In honor of our 20th anniversary, we offer a selection of some of the most beautiful, newsworthy, interesting, and scientifically important images from the past 20 years — one for each day of the calendar year.
Industrialization has brought incredible societal advances and difficult pollution problems. From space, we can see skies clearing in some regions and darkening in others. The thin blue line of our atmosphere is still quite vulnerable.
These maps show the ‘metabolism” of Earth’s plants and trees. Net primary productivity is the difference between the amount of carbon dioxide absorbed during photosynthesis minus the amount released by respiration.
Have you ever wondered what it would be like to live in a different part of the world? What would the weather be like? What kinds of animals would you see? Which plants live there? By investigating these questions, you are learning about biomes.
We have embarked on a search for our “home” for the next year—an ice floe which has just the right characteristics of size, thickness, and representativeness to support the huge suite of scientific instruments and projects that comprise MOSAiC.
Whether started by humans (farming, logging, or accidents) or by nature (lightning), fires are always burning somewhere on Earth. These maps show the locations of fires burning around the world each month.
Satellite images of Earth at night have been a curiosity for the public and a tool of fundamental research for at least 25 years. They have provided a broad, beautiful picture, showing how humans have shaped the planet and lit up the darkness.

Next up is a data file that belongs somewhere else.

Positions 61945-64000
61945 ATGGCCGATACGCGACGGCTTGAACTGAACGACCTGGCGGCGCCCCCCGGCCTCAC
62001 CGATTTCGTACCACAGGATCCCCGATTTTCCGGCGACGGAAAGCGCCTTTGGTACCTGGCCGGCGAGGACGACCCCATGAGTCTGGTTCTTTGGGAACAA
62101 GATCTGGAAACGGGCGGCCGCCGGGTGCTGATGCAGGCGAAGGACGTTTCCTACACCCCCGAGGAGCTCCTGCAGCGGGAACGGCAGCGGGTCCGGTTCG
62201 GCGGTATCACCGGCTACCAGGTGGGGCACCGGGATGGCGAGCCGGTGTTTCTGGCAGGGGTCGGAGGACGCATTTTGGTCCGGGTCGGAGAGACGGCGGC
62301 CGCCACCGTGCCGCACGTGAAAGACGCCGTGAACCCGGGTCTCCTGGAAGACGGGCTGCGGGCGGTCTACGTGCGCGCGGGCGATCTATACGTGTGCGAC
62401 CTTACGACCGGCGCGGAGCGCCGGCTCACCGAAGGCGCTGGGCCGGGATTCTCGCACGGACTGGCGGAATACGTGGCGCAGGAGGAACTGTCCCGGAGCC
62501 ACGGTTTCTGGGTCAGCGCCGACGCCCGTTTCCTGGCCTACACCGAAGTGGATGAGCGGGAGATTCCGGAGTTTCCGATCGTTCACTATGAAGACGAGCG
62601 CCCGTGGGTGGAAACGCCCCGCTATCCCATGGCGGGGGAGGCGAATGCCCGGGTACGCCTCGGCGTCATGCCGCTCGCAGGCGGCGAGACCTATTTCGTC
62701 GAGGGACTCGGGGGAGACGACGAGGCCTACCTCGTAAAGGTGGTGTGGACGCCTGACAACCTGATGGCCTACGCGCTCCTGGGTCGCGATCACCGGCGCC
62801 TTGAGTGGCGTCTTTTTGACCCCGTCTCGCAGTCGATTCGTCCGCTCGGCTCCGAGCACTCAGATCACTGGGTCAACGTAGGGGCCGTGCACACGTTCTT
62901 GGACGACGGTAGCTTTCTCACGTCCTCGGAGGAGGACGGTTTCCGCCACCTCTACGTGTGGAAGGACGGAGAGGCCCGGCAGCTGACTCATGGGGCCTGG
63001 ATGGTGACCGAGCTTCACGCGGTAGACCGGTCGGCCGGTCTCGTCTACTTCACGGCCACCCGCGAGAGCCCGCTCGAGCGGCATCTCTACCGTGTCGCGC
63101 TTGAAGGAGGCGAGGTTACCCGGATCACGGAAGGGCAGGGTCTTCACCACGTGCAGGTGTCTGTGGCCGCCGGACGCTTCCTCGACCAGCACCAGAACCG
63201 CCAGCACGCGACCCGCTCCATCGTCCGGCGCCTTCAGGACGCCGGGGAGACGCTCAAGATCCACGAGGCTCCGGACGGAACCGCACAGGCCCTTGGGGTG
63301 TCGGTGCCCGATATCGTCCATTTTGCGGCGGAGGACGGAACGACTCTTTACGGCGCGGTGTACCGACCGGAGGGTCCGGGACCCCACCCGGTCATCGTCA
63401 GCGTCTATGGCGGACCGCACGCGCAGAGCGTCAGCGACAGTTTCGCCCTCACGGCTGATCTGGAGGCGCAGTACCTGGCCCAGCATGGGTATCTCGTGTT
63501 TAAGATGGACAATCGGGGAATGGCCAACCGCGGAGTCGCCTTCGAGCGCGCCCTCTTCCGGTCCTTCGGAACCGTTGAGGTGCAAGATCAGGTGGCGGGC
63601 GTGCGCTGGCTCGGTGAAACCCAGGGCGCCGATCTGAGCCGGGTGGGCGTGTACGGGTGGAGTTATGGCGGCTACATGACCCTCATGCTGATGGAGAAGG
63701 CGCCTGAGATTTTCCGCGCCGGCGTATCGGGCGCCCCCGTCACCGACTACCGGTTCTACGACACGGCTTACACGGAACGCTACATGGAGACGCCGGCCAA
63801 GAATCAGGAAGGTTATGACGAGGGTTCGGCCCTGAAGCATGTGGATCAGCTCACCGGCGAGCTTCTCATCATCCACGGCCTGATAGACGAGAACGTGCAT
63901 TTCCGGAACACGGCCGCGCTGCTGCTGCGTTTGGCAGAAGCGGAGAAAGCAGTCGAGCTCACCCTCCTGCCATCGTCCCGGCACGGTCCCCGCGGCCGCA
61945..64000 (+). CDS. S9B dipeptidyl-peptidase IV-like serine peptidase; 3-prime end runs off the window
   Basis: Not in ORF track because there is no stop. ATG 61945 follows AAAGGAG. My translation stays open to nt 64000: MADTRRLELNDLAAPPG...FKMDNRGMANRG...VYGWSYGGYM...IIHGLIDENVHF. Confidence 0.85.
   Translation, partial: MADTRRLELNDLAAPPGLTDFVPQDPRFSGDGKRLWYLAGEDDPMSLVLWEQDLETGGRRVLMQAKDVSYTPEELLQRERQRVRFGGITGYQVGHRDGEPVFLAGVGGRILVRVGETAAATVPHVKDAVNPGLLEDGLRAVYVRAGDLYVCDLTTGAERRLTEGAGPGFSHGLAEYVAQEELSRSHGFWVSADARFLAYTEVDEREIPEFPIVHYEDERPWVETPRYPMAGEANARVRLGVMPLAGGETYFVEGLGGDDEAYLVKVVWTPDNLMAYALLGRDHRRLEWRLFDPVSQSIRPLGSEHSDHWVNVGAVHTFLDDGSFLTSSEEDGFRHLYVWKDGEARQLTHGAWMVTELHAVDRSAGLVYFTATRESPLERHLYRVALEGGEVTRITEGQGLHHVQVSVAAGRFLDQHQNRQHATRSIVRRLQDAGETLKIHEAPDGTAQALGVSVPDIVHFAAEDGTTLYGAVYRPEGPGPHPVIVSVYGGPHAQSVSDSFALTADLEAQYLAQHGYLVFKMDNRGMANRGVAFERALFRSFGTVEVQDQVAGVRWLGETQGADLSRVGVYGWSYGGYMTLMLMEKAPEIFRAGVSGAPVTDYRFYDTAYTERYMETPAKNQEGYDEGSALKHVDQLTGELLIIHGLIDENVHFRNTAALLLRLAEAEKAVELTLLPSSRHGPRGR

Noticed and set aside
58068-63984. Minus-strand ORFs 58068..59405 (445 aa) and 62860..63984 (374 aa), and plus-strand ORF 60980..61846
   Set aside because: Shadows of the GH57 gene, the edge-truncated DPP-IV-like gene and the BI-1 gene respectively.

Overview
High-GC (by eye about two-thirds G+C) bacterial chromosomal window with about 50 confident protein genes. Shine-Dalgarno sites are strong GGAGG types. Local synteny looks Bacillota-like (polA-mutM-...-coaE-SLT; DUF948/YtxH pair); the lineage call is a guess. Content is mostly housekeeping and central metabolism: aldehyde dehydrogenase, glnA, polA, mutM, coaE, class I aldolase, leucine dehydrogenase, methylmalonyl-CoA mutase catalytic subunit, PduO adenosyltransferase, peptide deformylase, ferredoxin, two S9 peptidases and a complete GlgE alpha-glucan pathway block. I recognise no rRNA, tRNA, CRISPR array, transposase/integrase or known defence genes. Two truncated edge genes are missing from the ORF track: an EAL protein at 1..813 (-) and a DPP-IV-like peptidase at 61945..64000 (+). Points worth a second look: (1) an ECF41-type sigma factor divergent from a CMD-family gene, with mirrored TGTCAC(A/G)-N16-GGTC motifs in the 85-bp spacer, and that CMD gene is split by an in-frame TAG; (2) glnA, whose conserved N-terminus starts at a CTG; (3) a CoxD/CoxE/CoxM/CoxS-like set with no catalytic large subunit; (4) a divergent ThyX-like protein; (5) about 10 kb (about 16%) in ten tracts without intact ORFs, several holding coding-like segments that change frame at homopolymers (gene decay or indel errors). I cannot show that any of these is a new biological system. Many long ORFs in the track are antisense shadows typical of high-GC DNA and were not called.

Airborne aerosols can cause or prevent cloud formation and harm human health. These maps depict aerosol concentrations in the air based on how the tiny particles reflect or absorb visible and infrared light.
Net radiation is the balance between incoming and outgoing energy at the top of the atmosphere. It is the total energy available to influence climate after light and heat are reflected, absorbed, or emitted by clouds and land.
NASA has a unique vantage point for observing the beauty and wonder of Earth and for making sense of it. The images in this book tell a story of a 4.5-billion-year-old planet where there is always something new to see.
There is no award for completing the hike from Mexico to Canada through the western United States. But it is clear from the ground and space that the journey through 48 wilderness areas and demanding terrain will change you.